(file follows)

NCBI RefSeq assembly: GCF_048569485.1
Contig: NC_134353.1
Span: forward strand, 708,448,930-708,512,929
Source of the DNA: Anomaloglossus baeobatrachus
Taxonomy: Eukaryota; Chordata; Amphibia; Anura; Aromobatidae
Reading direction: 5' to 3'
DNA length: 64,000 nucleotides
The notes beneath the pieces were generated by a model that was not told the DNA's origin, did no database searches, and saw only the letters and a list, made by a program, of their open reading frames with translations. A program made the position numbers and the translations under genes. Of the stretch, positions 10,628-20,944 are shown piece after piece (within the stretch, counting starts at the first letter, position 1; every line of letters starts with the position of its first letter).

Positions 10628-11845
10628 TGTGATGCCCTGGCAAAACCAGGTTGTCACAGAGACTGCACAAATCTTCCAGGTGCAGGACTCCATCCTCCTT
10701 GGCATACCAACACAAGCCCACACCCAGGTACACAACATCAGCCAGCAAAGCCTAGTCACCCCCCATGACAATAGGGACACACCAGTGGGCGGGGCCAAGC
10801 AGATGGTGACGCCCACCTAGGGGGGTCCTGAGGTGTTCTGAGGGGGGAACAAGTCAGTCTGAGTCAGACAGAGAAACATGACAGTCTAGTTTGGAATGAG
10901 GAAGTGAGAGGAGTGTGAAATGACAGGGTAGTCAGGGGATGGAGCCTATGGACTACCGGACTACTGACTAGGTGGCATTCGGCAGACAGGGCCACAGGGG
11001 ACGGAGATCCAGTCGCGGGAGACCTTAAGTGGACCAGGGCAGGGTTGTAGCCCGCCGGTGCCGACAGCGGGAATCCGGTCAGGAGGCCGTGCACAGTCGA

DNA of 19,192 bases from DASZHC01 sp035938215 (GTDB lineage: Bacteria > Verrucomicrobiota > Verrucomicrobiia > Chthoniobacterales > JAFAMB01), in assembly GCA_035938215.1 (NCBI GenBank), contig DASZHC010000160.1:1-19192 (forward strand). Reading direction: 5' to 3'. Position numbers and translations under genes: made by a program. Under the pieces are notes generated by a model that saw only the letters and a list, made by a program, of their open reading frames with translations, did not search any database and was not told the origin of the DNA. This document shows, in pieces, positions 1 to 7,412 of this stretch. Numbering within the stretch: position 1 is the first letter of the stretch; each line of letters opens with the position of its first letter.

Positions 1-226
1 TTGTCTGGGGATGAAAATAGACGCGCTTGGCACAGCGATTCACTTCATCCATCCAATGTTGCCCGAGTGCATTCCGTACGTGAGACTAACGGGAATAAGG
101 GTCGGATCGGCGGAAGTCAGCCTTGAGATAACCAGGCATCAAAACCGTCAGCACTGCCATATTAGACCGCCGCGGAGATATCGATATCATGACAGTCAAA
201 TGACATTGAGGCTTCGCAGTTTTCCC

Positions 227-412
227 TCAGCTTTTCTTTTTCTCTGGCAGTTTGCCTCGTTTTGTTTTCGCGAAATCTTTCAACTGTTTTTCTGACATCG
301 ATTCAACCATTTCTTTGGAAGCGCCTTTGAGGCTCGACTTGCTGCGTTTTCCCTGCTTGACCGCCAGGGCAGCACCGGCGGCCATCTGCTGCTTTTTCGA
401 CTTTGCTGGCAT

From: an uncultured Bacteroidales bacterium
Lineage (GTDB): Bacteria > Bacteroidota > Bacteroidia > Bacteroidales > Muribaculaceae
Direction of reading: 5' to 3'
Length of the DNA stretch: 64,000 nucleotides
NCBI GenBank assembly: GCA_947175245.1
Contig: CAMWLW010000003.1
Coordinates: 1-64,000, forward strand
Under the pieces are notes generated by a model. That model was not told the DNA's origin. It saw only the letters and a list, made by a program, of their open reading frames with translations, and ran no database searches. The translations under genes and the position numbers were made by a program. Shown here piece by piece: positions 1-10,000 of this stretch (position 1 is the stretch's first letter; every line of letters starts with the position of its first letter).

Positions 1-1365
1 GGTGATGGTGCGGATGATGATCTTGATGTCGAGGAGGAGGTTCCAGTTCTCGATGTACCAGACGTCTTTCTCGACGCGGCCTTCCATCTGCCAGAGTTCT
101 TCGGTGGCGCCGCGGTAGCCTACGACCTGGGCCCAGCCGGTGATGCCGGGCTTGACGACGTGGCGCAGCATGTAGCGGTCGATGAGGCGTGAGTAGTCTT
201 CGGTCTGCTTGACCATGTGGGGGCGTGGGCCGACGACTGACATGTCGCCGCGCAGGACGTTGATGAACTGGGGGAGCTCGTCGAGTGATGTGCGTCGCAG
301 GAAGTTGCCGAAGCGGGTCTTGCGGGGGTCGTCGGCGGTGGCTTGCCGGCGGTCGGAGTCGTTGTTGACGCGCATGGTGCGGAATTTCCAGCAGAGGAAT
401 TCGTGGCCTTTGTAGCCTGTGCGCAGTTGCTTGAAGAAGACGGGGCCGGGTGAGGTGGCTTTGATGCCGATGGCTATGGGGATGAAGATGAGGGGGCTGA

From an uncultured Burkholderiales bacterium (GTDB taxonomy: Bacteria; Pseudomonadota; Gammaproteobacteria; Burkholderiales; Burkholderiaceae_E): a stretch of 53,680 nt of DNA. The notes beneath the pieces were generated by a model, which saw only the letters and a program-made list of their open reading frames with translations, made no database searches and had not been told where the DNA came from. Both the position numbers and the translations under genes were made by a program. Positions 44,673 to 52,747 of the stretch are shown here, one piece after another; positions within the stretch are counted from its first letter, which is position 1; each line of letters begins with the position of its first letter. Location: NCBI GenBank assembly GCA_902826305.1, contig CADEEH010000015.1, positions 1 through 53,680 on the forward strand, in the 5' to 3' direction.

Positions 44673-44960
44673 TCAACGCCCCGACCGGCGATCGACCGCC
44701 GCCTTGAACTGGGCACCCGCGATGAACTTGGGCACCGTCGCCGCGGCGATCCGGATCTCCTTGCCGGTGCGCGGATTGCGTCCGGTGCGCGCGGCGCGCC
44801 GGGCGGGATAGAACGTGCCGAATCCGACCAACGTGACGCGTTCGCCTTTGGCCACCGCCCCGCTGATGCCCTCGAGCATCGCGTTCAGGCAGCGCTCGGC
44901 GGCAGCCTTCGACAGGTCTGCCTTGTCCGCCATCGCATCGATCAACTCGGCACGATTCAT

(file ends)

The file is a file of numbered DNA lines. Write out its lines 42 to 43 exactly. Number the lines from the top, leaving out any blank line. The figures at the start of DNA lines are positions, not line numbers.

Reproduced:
44801 GGGCGGGATAGAACGTGCCGAATCCGACCAACGTGACGCGTTCGCCTTTGGCCACCGCCCCGCTGATGCCCTCGAGCATCGCGTTCAGGCAGCGCTCGGC
44901 GGCAGCCTTCGACAGGTCTGCCTTGTCCGCCATCGCATCGATCAACTCGGCACGATTCAT